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Daily Meditations with Matthew Fox: Julian on Living through Wellness and Woe

January 16, 2021

Julian of Norwich tells us that in life we “experience a wondrous mixture of well and woe” and that “this mingling of both well and distress in us is so astonishing that we can hardly tell which state we or our neighbor are in—that’s how astonishing it is!”

Tear Gas Outside the U.S. Capitol, 1/6/2021. Photo by Tyler Merbler, on
Wikimedia Commons

The last ten days have been deep in astonishing woe carried out in our nation’s capitol, a symbol we look to of a hoped-for democracy where violence and hate yield to debate and compromise. For hours, hate ruled and five died, sixty police officers were seriously injured, while white supremacists, flags a flying—Confederate, American, Jesus flags—and chants of “Lynch Mike Pence” and “USA, USA, USA,” and “Jesus Rules” filled the air while the rampage raged on.

What does Julian say about evil?  She defines it this way: evil is “everything that is counter to peace and love.”  Yes, “it is in our nature to reject evil,” and evil is “unnatural.”

Plenty of evil was in the air and on the ground on January 6, 2021 — which became a real epiphany—not of a child promising peace for all people of good will—but for those exhibiting profound grievances and bitterness in their hearts while storming the capitol.

Amidst the woe, however, there were also many stories of wellness.  Many of the police were heroic in holding their ground long enough for the congress people to get evacuated and also shielding one another; one in particular, Eugene Goodman, stands out for steering the mob by the opposite direction from the senate chambers that, as it turned out, gave the congress people the precious minute to escape.  Vets gathered the next day to clean the trash and signs of hate that littered the city; and there was bravery manifested by some in congress who came to the aid of one another—and courage is wellness.

There were also congress people who, while politicking as “pro life,” chose to shun wearing masks in close quarters where congressional refugees fled.  This resulted in at least six congress people getting COVID. That is moral woe of the lowest kind.  That plus whichever congress people aided and abetted the mob by their repeating publicly the big lie that trump won the election by a landslide and by actually engaging with the white supremacists before their invasion.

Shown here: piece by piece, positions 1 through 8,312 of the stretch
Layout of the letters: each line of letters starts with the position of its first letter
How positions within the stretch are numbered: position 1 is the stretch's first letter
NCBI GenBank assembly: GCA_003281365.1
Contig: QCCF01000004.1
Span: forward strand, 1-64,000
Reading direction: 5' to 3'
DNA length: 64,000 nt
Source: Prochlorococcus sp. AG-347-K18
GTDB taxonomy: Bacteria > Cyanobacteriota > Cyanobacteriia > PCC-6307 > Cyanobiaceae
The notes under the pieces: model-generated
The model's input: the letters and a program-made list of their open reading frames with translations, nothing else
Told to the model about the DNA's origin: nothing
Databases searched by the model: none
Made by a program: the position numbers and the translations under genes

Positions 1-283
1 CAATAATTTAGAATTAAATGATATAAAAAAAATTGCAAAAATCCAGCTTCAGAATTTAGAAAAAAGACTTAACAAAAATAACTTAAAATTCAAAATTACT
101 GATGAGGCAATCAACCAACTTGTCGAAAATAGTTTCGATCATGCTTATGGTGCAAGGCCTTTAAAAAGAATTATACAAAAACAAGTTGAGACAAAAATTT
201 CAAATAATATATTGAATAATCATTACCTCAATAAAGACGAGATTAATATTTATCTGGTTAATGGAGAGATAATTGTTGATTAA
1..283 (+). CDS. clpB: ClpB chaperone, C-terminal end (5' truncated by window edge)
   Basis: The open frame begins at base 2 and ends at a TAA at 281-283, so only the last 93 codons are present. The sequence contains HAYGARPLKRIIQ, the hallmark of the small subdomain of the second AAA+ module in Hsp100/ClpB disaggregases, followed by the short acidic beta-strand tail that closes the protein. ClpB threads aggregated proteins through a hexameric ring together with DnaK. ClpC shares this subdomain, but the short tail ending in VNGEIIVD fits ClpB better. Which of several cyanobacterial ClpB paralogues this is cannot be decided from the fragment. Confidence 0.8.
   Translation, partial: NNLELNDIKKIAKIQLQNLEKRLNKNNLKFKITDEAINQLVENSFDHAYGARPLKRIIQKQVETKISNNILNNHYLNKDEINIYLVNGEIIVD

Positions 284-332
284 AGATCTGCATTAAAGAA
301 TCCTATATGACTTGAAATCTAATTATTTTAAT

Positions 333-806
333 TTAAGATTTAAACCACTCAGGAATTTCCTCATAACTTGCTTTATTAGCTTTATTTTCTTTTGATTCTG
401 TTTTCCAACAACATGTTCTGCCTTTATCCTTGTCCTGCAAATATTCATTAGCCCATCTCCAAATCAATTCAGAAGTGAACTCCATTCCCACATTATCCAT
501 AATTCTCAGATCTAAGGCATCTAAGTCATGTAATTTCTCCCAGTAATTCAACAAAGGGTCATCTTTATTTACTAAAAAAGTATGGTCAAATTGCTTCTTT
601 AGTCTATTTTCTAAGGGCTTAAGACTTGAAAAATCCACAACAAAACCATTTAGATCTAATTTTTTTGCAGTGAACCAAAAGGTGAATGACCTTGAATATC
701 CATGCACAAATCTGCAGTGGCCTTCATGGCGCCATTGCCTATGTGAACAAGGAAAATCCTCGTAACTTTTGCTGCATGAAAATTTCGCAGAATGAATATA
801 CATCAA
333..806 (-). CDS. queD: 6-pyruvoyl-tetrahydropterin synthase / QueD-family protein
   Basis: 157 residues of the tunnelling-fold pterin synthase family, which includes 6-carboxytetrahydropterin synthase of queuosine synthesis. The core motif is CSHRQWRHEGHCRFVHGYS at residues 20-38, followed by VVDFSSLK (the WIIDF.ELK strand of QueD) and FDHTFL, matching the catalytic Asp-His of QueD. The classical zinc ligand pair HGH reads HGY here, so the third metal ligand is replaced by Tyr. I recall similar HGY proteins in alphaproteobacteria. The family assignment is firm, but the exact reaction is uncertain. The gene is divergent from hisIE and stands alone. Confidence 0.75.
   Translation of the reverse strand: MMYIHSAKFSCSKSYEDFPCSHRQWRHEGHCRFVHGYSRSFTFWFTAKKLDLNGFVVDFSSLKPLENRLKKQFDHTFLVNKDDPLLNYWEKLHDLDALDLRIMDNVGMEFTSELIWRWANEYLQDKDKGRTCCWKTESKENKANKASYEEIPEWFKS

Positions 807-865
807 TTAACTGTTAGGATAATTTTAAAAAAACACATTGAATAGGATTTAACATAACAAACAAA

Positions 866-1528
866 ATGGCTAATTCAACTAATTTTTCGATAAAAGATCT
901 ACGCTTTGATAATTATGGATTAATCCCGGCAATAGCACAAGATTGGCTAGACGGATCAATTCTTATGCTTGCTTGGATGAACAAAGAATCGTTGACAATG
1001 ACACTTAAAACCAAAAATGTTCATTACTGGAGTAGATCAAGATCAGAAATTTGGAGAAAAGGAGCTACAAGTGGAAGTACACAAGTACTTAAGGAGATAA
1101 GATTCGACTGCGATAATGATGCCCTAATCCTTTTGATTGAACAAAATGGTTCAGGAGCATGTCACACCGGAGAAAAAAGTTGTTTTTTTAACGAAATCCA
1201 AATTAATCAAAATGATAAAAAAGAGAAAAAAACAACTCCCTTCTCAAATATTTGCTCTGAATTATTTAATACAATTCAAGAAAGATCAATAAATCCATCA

So, like Julian tells us, life is wellness and woe.  We have choices to make: choose the direction of wellness?  or a direction of woe?  Some flunked the test on January 6.

Life itself holds plenty of woe: There is sickness and death and loss and sometimes there are pandemics and plagues.  Humans are called to dance with the woe by way of a strong wellness.  We are not asked to add to the woe by refusing to look inside and thereby project our own resentments, ignorance, lies, shadow, denial (which is lies) or hypocrisy (also lies) onto others.  That way lies folly and more woe.


Adapted from Matthew Fox, Julian of Norwich: Wisdom in a Time of Pandemic—and Beyond, pp. 88-99.

Vist Matthew Fox’s website: Daily Meditations with Matthew Fox
See Lawmakers introduce bill to honor officer who led Capitol rioters away from Senate

Also see Vets Clean Up Capitol Siege

Banner Image: A replica of ancient Greek masks for tragedy and comedy. Photo by Phil Shirley on Flickr

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